Summer at Baker Lake
Wednesday, July 12, 2017
A splendid sunny weekend beckoned. The North Cascades were still buried in snow, so our original plan of a backpacking trip up high against the sky needed some inspired revision.
Christopher solved the problem: Paddling up Baker Lake and camping on the wild east bank was just the thing. So we strapped the venerable Queen Edna—my freighter of a canoe—atop the Subaru and hit the road, Pato Banton turned up loud on the sound system.
Around 6:30pm, we loaded our camping gear into the canoe at the Panorama Point boat launch. Ah, summertime and its sweet lingering light. Not a cloud in the sky.
Paddling easily, we admired the eminence of Koma Kulshan, seemingly rising higher as we moved away from the west shore, across the green lake. On a weekend like this, the west side of the lake was predictably abuzz with activity. Lots of happy campers. The east side of the lake—accessible only by boat or boots—was a much quieter place.
We made our way north along the shoreline through baroque reflections. The water level was as high as I’ve ever seen it, literally lapping at the trees. The stump beaches, so aesthetically displeasing when the lake level is low, were all submerged. While this was a treat visually, it meant that there were very few places to pull up the Queen Edna. We paddled on.
Near the flashing mouth of the aptly named Silver Creek we nosed into a little back-eddy inlet and found a rocky shelf that we could stash the canoe on, out of the water. A grassy promontory provided a view of both Baker and Shuksan and a small clearing among the trees offered a perfect spot to nestle the tent. We relaxed in our camp chairs on the promontory and watched the sun slip behind Baker’s icy cone.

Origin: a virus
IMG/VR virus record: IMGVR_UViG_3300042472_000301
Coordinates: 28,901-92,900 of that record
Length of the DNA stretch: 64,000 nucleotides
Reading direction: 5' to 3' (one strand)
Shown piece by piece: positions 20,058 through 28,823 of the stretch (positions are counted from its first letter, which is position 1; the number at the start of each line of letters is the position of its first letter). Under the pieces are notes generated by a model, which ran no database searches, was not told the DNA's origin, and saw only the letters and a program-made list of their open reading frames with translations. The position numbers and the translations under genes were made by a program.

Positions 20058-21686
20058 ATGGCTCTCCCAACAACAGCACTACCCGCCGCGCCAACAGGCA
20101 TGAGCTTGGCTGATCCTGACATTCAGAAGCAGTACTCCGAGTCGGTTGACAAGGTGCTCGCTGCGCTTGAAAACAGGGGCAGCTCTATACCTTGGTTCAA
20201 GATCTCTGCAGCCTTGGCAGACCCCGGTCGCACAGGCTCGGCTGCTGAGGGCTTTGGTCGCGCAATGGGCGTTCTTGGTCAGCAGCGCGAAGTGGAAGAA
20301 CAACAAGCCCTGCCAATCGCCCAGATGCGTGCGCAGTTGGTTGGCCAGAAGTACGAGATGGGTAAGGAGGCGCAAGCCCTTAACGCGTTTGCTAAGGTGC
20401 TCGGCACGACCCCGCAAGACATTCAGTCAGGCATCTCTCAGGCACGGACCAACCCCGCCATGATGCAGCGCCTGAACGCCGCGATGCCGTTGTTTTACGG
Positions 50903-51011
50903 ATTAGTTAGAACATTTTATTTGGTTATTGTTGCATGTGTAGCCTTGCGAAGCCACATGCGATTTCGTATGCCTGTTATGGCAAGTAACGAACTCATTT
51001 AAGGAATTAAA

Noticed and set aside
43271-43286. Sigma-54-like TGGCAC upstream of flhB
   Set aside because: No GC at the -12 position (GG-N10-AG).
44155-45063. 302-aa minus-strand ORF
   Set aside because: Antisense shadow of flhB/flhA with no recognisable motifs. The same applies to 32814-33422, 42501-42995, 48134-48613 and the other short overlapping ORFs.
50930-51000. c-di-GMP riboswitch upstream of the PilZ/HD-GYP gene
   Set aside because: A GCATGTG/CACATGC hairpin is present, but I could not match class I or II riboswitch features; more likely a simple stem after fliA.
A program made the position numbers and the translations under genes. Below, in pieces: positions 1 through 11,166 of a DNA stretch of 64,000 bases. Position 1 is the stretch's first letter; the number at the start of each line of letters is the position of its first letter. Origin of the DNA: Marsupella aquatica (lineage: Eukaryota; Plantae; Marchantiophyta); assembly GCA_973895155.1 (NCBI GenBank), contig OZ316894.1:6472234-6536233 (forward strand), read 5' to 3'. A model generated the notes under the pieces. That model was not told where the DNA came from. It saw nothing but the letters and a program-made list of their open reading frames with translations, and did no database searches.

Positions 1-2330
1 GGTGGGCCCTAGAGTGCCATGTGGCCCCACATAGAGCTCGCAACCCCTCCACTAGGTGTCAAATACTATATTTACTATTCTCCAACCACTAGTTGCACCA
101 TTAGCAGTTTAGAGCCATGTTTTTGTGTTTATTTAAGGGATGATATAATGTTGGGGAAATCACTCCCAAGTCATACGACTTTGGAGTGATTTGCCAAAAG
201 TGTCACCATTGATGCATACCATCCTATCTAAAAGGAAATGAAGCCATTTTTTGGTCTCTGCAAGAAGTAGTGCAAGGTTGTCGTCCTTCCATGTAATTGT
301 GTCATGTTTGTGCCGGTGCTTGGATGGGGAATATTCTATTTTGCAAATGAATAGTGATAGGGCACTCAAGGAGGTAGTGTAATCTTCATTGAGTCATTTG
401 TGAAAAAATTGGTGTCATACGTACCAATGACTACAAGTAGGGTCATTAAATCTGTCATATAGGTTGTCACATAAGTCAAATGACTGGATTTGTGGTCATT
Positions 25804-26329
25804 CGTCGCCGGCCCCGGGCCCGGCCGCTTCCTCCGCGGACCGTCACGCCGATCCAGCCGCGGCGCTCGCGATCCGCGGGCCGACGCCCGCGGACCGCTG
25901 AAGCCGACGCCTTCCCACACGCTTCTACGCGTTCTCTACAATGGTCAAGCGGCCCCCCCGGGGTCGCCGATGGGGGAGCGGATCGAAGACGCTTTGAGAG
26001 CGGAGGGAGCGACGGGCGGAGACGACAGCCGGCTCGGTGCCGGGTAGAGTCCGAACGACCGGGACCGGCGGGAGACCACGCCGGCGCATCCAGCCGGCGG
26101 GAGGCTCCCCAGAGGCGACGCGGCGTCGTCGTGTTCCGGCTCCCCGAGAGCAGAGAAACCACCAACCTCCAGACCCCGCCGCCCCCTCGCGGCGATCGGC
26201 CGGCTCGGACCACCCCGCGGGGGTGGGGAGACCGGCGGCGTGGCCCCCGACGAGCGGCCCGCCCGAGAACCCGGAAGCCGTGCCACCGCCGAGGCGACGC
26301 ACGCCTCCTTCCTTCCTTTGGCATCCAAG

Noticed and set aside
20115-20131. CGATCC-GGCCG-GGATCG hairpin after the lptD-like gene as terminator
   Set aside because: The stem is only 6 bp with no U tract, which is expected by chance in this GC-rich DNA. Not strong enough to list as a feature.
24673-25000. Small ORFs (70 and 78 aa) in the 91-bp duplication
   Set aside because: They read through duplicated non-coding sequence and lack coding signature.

A campfire was kindled and dinner eaten beside it in the soft flickering glow encircled by the dark forest. Somewhere up the lake, a loon sang its beguiling Carnatic song, a sound that always encapsulates the allure of the north woods for me.
In the morning we launched the canoe and continued up the lake, slipping between elegant 20-foot-long tendrils of old man’s beard draped from the overhanging trees, each strand as thin as a braid of hair. At the mouth of Noisy Creek, we landed the canoe on a little island, below the melodious cascade. Apparently this was a popular place with birds (or bird-eaters). The island was covered with
“Feather Island” made for a perfect place to swim and bask, both of which I recommend without hesitation. The icy waters of the creek made for highly refreshing submersions, an idyllic contrast between frigid water and hot sun.
We continued to the head of the lake near the Baker River, stopping for another dip along the way before turning back toward camp. Hugging the shoreline, taking our time: examining the moss tapestries, fern gardens and fluted rocks, the reflected light dancing in the shadows. Watching eagles soar overhead. Counting our blessings.
Run for the bees
Most people run from bees, not in support of them.
The latter scenario will be in full effect at BelleWood Acres’ third annual “Run for the Bees 5K” happening Sun., April 29 near and among the 32 acres of blooming fruit tree orchards near Lynden.
With apples at the front of a long list…
Hikes with Kids
A family affair, naturally
If you loved hiking pre-kids, but now have a family and have put the skids on those outings, Susan Elderkin’s Best Hikes With Kids: Western Washington will inspire you to get back on the trails—albeit with modified expectations.
Offering 125 hikes that will appeal to kids from…
Samish Flats and beyond
Conditional to my offer of chauffeuring the Lady of the House to Coupeville to fetch her friend at Keystone Ferry Landing on short notice, I insisted we secure an extra-early start from Bellingham so we could also spend a little quality time chilling out and kicking around down…